Juan Camilo Castillo
Job Market Candidate

Stanford University
Department of Economics
579 Jane Stanford Way
Stanford, CA 94305
+1 (650) 422-9875
jccast@stanford.edu


Curriculum Vitae


Primary Field:
Industial Organization

Secondary Fields:
Microeconomic Theory, Market Design

Expected Graduation Date:
June, 2020

Dissertation Committee:

Matthew Gentzkow (primary):
gentzkow@stanford.edu

Liran Einav:
leinav@stanford.edu

Susan Athey:
athey@stanford.edu

Lanier Benkard:
lanierb@stanford.edu

Research

Who Benefits From Surge Pricing? (Job Market Paper)

In the last decade, new technologies have led to a boom in dynamic pricing. I analyze the most salient example, surge pricing in ride hailing. Using data from Uber in Houston, I build an empirical model of spatial equilibrium to measure the welfare effects of surge pricing. My model is composed of demand, supply, and a matching technology, and it allows for temporal and spatial heterogeneity, as well as randomness in supply and demand. I find that, relative to a counterfactual with uniform pricing, surge pricing increases total welfare by 3.66% of gross revenue. Only riders benefit: rider surplus increases by 6.52% of gross revenue, whereas driver surplus and Uber's short-run profits decrease by 1.63% and 1.18% of gross revenue, respectively.



Surge Pricing Solves the Wild Goose Chase (with Dan Knoepfle and Glen Weyl)

Ride-hailing apps usually match more efficiently than taxis, but they can enter a failure mode anticipated by Arnott (1996) that we call wild goose chases. High demand depletes the platform of idle drivers, so cars must be sent to pick up distant customers. Time wasted on pick-ups decreases drivers' earnings, leading to exit and exacerbating the problem. Raising prices, either by keeping them consistently high or "surge" pricing only at high demand times, brings demand back under control and avoids these catastrophic failures. Banning surge pricing would thus likely result in always-high prices. Alternative solutions would undermine ride-hailing's brand promise.



Service Quality in the Gig Economy: Empirical Evidence about Driving Quality at Uber (with Susan Athey and Bharat Chandar)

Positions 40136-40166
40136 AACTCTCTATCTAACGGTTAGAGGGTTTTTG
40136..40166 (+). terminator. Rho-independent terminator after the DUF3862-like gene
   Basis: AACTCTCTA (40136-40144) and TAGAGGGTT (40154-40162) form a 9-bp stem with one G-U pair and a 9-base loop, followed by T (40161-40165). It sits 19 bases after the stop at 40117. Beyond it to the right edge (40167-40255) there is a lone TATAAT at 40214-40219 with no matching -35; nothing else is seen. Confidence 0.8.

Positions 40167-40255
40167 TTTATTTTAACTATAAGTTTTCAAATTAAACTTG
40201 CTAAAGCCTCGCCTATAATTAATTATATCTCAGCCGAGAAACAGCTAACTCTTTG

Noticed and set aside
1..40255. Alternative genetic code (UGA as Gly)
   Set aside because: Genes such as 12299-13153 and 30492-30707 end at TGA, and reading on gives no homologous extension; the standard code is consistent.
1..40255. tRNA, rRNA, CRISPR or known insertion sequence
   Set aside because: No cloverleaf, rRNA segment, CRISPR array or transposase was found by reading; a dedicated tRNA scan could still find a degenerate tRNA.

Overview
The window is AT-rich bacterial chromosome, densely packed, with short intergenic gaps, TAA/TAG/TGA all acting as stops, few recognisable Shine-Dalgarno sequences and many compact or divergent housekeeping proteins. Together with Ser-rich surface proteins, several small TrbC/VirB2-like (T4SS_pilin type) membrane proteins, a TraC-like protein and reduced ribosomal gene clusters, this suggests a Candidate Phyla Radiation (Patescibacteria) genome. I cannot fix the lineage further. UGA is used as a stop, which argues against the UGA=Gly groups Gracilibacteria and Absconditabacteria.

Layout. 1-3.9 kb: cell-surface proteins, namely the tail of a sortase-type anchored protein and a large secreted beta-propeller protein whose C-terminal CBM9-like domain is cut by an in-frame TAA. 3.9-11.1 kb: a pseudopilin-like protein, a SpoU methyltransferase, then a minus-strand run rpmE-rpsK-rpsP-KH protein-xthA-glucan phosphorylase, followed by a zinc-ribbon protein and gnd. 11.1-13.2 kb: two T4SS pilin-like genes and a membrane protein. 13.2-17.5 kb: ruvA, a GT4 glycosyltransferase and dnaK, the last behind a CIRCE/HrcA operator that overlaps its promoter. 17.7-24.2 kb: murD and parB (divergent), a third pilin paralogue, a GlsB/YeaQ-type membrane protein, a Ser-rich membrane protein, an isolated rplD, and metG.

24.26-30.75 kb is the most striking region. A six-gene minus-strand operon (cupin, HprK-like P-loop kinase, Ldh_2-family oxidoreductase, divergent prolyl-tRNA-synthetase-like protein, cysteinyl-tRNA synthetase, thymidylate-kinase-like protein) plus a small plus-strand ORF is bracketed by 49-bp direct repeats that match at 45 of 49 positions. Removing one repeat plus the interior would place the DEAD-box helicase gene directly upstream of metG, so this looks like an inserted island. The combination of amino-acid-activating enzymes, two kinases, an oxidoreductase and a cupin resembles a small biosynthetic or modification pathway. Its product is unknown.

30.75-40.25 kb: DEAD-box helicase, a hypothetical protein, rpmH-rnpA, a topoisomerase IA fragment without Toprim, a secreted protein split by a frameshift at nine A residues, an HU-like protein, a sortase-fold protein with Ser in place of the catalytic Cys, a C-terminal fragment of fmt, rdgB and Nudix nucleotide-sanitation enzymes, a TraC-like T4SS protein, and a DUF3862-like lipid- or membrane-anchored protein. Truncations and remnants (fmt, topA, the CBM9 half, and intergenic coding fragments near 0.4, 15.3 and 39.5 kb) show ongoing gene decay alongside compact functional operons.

The rise of marketplaces for goods and services has led to changes in the mechanisms used to ensure high quality. We analyze this phenomenon in the Uber market, where the system of pre-screening that prevailed in the taxi industry has been diminished in favor of (automated) quality measurement, reviews, and incentives. This shift allows greater flexibility in the workforce but its net effect on quality is unclear. Using telematics data as an objective quality outcome, we show that UberX drivers provide better quality than UberTaxi drivers, controlling for all observables of the ride. We then explore whether this difference is driven by incentives, nudges, and information. We show that riders' preferences shape driving behavior. We also find that drivers respond to both user preferences and nudges, such as notifications when ratings fall below a threshold. Finally, we show that informing drivers about their past behavior increases quality, especially for low-performing drivers.



The Logic of Violence in Turf War (with Dorothy Kronick). Revise and resubmit, American Political Science Review.

Drug traffickers sometimes share profits peacefully. Other times they fight. We propose a model to investigate this variation, focusing on the role of the state. Traffickers with long time horizons can stick to peaceful agreements, but impatient traffickers use violence. How much violence depends on policy. Seizing illegal goods generally increases trafficker profits, and higher profits fuel violence. Killing kingpins makes crime bosses short-sighted, also fueling conflict. Only by targeting the most violent traffickers can the state reduce violence without increasing supply. These results help explain empirical patterns of violence in drug war, which is less studied than interstate or civil war but often as deadly.



Scarcity without Leviathan: The Violent Effects of Cocaine Supply Shortages in the Mexican Drug War (with Daniel Mejía and Pascual Restrepo). Forthcoming, Review of Economics and Statistics.

This paper asks whether scarcity increases violence in markets that lack a centralized authority. We construct a model in which, by raising prices, scarcity fosters violence. Guided by our model, we examine this effect in the Mexican cocaine trade. At a monthly frequency, scarcity created by cocaine seizures in Colombia—Mexico's main cocaine supplier—increases violence in Mexico. The effects are larger in municipalities near the US, with multiple cartels, and with strong support for PAN (the incumbent party). Between 2006 and 2009 the decline in cocaine supply from Colombia could account for 10%–14% of the increase in violence in Mexico.



Are Elasticities Greater in the Long Run? Beyond Le Chatelier's Principle

A classical result in microeconomics is that supply is more elastic in the long run than in the short run. This result is obtained from Le Chatelier's principle in a static environment. I build a more realistic, dynamic model in which firms take into account intertemporal relations. The classical result holds when firms produce intertemporal complements. But the opposite holds with intertemporal substitutes: firms are most responsive to short-lived shocks, and their initial response to permanent shocks is greater than the final response. I extend these results to consumer theory, and I apply them to carbon regulation and optimal taxation.